Citation:

    Goldberg, Lena G., Paul Healy, and Nancy Hua Dai. "CreditEase: Providing Credit and Financial Services for China's Underclass." Harvard Business School Case 315-027, October 2014. View Details
  3. The Ullens Center for Contemporary Art

    Since its opening in Beijing in November 2007 as the first non-profit art center in China, UCCA had been operating with the mission to "promote the continued development of the Chinese art scene, foster international exchange, and showcase the latest in art and culture to hundreds of thousands of visitors each year." For the past six years, UCCA had worked with more than 100 artists and designers to present 87 art exhibitions and 1,826 public programs to over 1.8 million visitors, including many important leaders from all over the world. Given the context of the economic and political environment in the rapidly changing Chinese art market, the founders and senior management of UCCA wondered what they could do to achieve growth and financial viability while continuing to realize their mission.

    Keywords: art world; art gallery; art market; Arts; Nonprofit Organizations; Entrepreneurship; China;

    Citation:

    Khaire, Mukti, and Nancy Hua Dai. "The Ullens Center for Contemporary Art." Harvard Business School Case 815-022, September 2014. View Details
  4. Fresno's Social Impact Bond for Asthma

    In 2014, Social Impact Bonds (SIBs) were quickly gaining popularity as an investment vehicle which joined together private investors and nonprofits to tackle social issues. Although numerous SIB projects and proposals had cropped up across the U.S. following the launch of the first SIB in the UK in 2010, none were explicitly focused on healthcare. Fresno, California announced the first healthcare SIB in 2013 to fund home-based programs to reduce asthma attacks. If successful, the Fresno SIB model would help solve the challenge of delivering preventative care efficiently in at-risk communities.

    Keywords: social enterprise; health care; marketing; bonds; financing; asthma; air pollution; air quality; chronic disease; public health; Health; Health Care and Treatment; Finance; Health Industry; Financial Services Industry; United States;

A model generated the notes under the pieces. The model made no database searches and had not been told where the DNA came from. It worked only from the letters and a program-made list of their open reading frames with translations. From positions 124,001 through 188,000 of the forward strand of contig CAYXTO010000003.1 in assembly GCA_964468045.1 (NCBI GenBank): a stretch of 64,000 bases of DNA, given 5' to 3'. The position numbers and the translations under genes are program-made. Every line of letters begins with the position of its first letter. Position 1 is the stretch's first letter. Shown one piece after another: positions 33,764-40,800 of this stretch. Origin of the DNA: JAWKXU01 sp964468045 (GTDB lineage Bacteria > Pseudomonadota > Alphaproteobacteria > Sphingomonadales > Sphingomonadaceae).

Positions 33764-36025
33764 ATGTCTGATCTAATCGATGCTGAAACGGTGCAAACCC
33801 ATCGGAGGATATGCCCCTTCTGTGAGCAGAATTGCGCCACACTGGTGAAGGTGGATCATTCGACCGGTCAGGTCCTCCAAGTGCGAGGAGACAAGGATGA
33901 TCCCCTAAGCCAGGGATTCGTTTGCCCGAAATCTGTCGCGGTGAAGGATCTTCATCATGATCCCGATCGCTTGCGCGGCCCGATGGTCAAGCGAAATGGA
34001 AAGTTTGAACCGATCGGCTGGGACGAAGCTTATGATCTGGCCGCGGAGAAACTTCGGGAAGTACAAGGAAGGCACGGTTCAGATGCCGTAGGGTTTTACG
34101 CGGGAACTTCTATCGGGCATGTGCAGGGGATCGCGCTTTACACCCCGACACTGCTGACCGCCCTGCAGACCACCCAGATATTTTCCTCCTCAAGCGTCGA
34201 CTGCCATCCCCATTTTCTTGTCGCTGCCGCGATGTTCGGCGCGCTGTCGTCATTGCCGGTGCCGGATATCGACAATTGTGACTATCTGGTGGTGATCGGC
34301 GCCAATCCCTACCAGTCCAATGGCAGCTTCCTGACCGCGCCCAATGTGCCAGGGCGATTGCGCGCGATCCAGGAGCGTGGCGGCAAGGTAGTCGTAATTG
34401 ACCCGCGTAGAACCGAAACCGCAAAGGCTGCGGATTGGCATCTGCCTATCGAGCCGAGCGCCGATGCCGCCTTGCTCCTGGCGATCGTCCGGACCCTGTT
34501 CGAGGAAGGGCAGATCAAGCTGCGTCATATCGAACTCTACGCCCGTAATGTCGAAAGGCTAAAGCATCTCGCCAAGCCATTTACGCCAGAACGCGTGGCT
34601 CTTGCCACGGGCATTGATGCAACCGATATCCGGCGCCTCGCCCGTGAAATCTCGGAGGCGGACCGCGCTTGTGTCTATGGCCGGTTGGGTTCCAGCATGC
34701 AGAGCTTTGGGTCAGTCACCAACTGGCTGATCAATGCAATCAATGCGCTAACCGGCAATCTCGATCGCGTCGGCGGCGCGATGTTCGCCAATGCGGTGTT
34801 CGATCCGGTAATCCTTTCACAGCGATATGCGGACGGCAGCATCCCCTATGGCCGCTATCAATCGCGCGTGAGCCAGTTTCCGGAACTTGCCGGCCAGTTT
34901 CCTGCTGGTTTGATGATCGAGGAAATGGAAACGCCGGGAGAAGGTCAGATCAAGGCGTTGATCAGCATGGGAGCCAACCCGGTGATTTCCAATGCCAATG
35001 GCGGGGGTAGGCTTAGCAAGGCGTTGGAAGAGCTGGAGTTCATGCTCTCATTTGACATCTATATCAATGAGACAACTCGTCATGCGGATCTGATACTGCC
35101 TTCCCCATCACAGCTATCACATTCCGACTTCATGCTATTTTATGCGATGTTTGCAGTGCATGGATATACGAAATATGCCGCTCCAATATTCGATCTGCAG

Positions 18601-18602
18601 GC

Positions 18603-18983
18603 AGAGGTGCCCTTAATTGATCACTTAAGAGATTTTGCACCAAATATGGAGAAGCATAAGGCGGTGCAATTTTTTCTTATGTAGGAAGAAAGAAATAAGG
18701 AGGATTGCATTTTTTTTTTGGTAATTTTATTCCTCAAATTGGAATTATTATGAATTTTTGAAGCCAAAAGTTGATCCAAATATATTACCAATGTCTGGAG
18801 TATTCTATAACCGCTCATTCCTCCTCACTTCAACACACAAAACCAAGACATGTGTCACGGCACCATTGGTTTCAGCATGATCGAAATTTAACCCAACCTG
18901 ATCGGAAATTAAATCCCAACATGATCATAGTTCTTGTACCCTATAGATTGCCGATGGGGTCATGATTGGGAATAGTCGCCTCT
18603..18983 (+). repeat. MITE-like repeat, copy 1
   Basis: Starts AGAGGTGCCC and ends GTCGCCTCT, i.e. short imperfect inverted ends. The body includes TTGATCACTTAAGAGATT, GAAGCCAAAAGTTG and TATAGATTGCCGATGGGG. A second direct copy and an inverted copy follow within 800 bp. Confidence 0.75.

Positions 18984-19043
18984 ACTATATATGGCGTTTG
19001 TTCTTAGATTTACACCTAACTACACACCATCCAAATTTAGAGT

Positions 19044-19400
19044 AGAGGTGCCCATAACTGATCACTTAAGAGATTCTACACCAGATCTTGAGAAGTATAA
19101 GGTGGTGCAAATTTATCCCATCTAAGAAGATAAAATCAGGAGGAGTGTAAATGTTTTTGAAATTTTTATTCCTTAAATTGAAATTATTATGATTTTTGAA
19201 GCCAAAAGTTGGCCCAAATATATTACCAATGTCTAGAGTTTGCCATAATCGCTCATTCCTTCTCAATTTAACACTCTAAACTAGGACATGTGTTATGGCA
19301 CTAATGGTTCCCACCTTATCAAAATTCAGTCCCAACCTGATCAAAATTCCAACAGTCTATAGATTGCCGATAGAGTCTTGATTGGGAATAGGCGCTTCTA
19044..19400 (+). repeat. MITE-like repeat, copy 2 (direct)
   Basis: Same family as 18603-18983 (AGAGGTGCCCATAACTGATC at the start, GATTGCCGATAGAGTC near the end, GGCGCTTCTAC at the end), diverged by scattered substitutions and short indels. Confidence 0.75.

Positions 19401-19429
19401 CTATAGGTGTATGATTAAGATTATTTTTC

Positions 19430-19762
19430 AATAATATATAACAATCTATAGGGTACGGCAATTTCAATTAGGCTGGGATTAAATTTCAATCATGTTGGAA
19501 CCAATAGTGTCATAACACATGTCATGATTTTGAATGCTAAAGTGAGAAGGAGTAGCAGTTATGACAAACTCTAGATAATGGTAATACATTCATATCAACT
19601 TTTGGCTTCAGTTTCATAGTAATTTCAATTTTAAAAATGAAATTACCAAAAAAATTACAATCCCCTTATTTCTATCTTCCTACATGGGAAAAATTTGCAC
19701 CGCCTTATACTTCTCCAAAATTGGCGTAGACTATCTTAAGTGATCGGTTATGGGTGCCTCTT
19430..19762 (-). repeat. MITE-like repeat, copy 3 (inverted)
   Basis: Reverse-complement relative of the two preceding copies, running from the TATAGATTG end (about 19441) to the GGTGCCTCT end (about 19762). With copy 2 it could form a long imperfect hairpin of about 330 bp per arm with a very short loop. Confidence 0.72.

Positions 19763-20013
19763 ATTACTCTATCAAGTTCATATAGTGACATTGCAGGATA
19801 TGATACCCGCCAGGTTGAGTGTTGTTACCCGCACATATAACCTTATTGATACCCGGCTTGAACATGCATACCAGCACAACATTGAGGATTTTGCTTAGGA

Citation:

    Quelch, John A., and Margaret L. Rodriguez. "Fresno's Social Impact Bond for Asthma." Harvard Business School Case 515-028, September 2014. View Details
  5. Advanced Leadership Pathways: Raymond Jetson's MetroMorphosis and the Effort to Transform Baton Rouge

    Raymond Jetson, an inner-city pastor, former Louisiana state legislator, and 2010 Harvard University Advanced Leadership Fellow, has embarked on a new career as a social entrepreneur. The case charts Jetson's career in public life and the ministry, his experience as an Advanced Leadership Fellow, and his efforts to establish and grow a nonprofit organization, MetroMorphosis, with a mission "to develop and mobilize a critical mass of citizens in inner-city neighborhoods to design and implement sustainable solutions to persistent community challenges." As he approaches 60 and contemplates his future and that of his organization, Jetson must consider how to position MetroMorphosis for maximum impact now and over the long term.

    Keywords: MetroMorphosis; Raymond Jetson; Advanced Leadership Initiative; ALI; social entrepreneurship; Louisiana; Baton Rouge; Social Entrepreneurship; Nonprofit Organizations; Louisiana; North America; United States;

    Citation:

    Kanter, Rosabeth M., Rakesh Khurana, and Daniel Penrice. "Advanced Leadership Pathways: Raymond Jetson's MetroMorphosis and the Effort to Transform Baton Rouge." Harvard Business School Case 315-013, September 2014. View Details
  6. Hospital for Special Surgery (A)

    Hospital for Special Surgery, a focused factory for orthopedics and joint disease, is contemplating various growth options: further growth in the United Kingdom's National Health Services, management of hospitals in the United States, and/or hospital consulting. Reviews the issues surrounding growth of a nonprofit institution and the United Kingdom's socialized health care system.

    Keywords: Cross-Cultural and Cross-Border Issues; Growth and Development Strategy; Nonprofit Organizations; Expansion; Health Industry; United Kingdom; United States;

    Citation:

    Herzlinger, Regina E. "Hospital for Special Surgery (A)." Harvard Business School Case 315-012, August 2014. View Details
  7. Supply Chain Screening Without Certification: The Critical Role of Stakeholder Pressure

    To assess and manage reputational risks associated with supply chains, buyers are increasingly seeking information about their suppliers' labor and environmental performance. Several voluntary programs have arisen to encourage suppliers to report this information in a standardized manner, but the information companies report might misrepresent their performance and can thus mislead rather than inform buyers. We hypothesize particular circumstances in which buyers can screen suppliers based on their participation in voluntary programs requiring public commitments and public reporting. In particular, we theorize that stakeholder scrutiny can effectively deter companies with misrepresentative disclosures from participating in such programs, and that this deterrence effect is stronger for smaller companies and in institutional contexts featuring stronger activist pressures and stronger norms of corporate transparency. Examining the decisions of 2,043 firms headquartered in 42 countries of whether to participate in the UN Global Compact, we find support for these hypotheses.